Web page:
21 - I could have done without Jonas Kaufmann’s 12-second crescendo on Florestan’s annunciatory “Gott!” – René Kollo did something similar for Bernstein (DG, 10/78R) – more vocal stunt than human utterance and offering a foretaste of vocal discolorations to come. But that, in the end, is a trifle.

22 - Tous nos espoirs reposent dès lors sur Jonas Kaufmann. Son « Gott, welch ein Dunkel hier », avec ce sforzando admirablement négocié sur « Gott » (alla Rosvaenge) est magnétique et nous fait dresser les cheveux sur la tête. Où Stemme vocifère son duo, lui y met une chair sanguine, un élan, incomparables dans la discographie tout entière.... au moins aurons-nous désormais le Florestan intégral de Kaufmann dans nos discothèques.

23 - Jonas Kaufmann, Nina Stemme, with Claudio Abbado conducting – it reads like a throwback to the glory days of opera recording, and in many ways it is, taken from live Lucerne Festival performances with thrilling sound....Kaufmann, though, means buy it now.

24 - Jonas Kaufmann also impresses, most of all in his lachrymose opening to the second act. His swelling crescendo that begins Gott! Welt Dunkel hier is impeccably delivered and surprisingly hammy, but it works perfectly.

25 - En 2010, il reprenait l’ouvrage au festival de Lucerne avec l’orchestre du festival et des solistes prestigieux : Jonas Kaufmann en Florestan, Nina Stemme en Léonore mais aussi Rachel Harnisch, Falk Struckmann ou Peter Mattei.

26 - Kaufmann uses every tone at his disposal to express passion, pain, and ultimate liberation. His “Gott! Welch Dunkel hier! ... In des Lebens Frühlingstagen” (God! What darkness here! ... In the springtime of my life) begins with a flawless swell from pianissimo to double forte. As impressive as that may be, what elevates it from superb technique to high art is the way Kaufmann transitions from the husky, covered tones of an enslaved, starving prisoner to the gleaming sound of someone crying for his love, conveying the emotion of the moment. His spoken dialogue is equally convincing.

27 - Aber Kaufmann verliert bei der Pflege seiner stetig auffälligeren Manierismen ein schlüssiges Porträt aus dem Blick.

28 - Glücklicherweise verfügte Abbado bei dieser in den Dialogen stark verknappten, halbszenischen Aufführung nicht nur über ein exzellentes Orchester, sondern auch über ein Sängerensemble, das bis auf eine Ausnahme auf einem ebenso hohen Niveau agierte....In Jonas Kaufmann steht ihr der wohl derzeit weltbeste Florestan zur Seite. Mit fast schon unheimlicher Mühelosigkeit erklimmt er den Aufstieg ins „himmlische Reich", begeistert aber mehr noch durch die schier unbegrenzte Palette an Farben und Schattierungen, mit der er das Leid des Gefangenen auszudrücken versteht.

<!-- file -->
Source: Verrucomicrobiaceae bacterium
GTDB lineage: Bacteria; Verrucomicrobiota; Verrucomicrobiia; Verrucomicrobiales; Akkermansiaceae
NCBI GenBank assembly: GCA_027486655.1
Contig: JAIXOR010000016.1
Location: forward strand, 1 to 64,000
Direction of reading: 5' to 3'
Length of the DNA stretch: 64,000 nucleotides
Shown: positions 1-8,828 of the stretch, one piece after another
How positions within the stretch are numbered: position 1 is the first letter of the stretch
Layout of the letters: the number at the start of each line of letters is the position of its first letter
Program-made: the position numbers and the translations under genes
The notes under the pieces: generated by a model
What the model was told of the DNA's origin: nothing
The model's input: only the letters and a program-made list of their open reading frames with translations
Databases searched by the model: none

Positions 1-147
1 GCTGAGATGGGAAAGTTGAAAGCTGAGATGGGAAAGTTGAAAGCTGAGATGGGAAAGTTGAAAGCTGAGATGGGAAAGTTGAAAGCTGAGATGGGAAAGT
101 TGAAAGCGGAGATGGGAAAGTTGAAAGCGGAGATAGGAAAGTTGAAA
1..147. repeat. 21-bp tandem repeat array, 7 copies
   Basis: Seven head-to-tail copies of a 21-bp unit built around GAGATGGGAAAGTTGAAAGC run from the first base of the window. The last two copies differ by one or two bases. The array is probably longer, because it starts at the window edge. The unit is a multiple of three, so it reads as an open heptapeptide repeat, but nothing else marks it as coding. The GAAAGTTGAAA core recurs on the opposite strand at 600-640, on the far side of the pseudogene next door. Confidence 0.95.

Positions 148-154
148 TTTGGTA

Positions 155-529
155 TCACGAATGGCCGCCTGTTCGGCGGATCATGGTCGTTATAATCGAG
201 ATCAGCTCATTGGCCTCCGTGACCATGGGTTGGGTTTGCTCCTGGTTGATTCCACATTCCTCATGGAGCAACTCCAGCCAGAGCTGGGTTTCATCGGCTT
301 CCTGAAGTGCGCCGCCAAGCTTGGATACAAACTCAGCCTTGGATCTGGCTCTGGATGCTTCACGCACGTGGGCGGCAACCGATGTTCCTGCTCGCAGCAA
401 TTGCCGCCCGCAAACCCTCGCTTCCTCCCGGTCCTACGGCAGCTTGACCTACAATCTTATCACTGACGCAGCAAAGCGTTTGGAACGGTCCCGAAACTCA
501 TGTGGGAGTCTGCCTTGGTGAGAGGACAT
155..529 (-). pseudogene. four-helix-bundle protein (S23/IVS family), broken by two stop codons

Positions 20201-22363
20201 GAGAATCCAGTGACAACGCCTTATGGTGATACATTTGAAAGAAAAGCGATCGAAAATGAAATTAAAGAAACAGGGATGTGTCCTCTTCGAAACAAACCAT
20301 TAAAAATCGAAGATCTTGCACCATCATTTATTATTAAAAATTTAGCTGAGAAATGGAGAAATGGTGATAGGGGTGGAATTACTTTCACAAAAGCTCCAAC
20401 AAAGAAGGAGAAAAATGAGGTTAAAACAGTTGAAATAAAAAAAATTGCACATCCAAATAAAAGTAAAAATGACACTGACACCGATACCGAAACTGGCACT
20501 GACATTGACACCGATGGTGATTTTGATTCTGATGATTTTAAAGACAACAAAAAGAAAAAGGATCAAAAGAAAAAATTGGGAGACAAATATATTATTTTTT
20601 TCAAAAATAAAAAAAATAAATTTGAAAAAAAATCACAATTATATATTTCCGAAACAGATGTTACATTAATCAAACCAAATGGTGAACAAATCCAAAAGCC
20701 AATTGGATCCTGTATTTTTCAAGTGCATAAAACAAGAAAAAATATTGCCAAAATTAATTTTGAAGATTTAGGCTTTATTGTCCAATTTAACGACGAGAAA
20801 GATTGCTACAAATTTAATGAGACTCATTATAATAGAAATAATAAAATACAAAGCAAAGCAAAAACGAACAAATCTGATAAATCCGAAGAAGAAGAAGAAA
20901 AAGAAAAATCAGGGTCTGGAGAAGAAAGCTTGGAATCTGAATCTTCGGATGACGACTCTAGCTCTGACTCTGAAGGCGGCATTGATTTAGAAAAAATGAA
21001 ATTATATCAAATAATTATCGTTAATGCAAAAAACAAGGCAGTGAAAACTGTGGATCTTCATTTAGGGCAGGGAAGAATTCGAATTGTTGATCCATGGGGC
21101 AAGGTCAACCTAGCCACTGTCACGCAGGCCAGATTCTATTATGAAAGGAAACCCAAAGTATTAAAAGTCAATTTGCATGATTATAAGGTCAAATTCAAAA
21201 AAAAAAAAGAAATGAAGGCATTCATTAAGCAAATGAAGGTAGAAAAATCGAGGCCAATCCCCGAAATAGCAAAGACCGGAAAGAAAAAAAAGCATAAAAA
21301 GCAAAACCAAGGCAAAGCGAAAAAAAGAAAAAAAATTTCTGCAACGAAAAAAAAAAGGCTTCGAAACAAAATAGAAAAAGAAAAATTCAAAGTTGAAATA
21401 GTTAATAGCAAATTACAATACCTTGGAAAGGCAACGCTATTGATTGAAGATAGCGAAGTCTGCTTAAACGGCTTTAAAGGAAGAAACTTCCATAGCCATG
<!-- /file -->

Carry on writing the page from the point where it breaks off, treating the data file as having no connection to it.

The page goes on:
29 - This account of Beethoven's paean to loyalty and freedom from the 2010 Lucerne Festival comes blazingly to life when Jonas Kaufmann is pouring searing intensity into the role of Florestan...

30 - The cast, which hasn’t a weak link, is dominated by two exciting singers. The Swedish soprano Nina Stemme, whose recording credits include Isolde in EMI’s Tristan (review) is a wonderful Leonore while the German tenor, Jonas Kaufmann, who impresses me hugely every time I hear him, excels as Florestan We have to wait until Act II to hear Kaufmann but when we do hear him, what an impact he makes! At the very start of ‘Gott! Welch Dunkel hier!’ he starts the word ‘Gott!’ almost inaudibly and expands the sound to forte through a long and meticulously controlled crescendo. Without access to a score I can’t say if this is authentic; it’s a very different approach to the loud cry with which Jon Vickers (for Klemperer) utters the word but Kaufmann’s approach is just as effective – arguably more so – as an anguished cry of despair. It’s an arresting moment. He goes on to give a formidable account of the aria ‘In des Lebens Frühlingstagen’, deploying a flawless technique and delivering an emotionally charged reading. Just before ‘Und spür’ ich nicht linde, sanft säuseinde Luft?’ the stage direction translates in the booklet as “with a calm rapture, which nevertheless verges on madness”. To my ears, Kaufmann follows this dictum splendidly in the passage that follows.

31 - Face à cette déesse vivante, Jonas Kaufmann fait son entrée avec un « Gott » venu du tréfonds de l'âme, saisissant gémissement enflé jusqu'à l'imploration ; le reste n'est que muscles et pleurs rentrés, maîtrise absolue, justesse de chaque instant. N'ayons pas peur des comparaisons : le plus grand Florestan depuis James King et Jon Vickers.

32 - Véritable figure christique, le Florestan de Jonas Kaufmann – voix à la fois épuisée et glorieuse, enténébrée et solaire – supplante tous ses devanciers discographiques, même les plus célèbres – le Canadien Jon Vickers sous la direction d’Otto Klemperer ou d’Herbert von Karajan, l’Allemand Wolfgang Windgassen, dirigé par Wilhelm Furtwängler. Plutôt qu’une couronne de martyr, ce Fidelio salvateur mérite une auréole de saint. De saint laïc et démocrate.

33 - In Jonas Kaufmann, we have found Vickers’s modern-day counterpart in the fiendishly demanding tenor role of Florestan. Kaufmann has nearly as thrilling intensity and even more beautiful tone, such that this Fidelio reaches true greatness only upon his arrival in Act II. Abbado’s conducting, effective and exciting until this point, gains gravitas in the introduction and aria “Gott! Welch Dunkel hier!”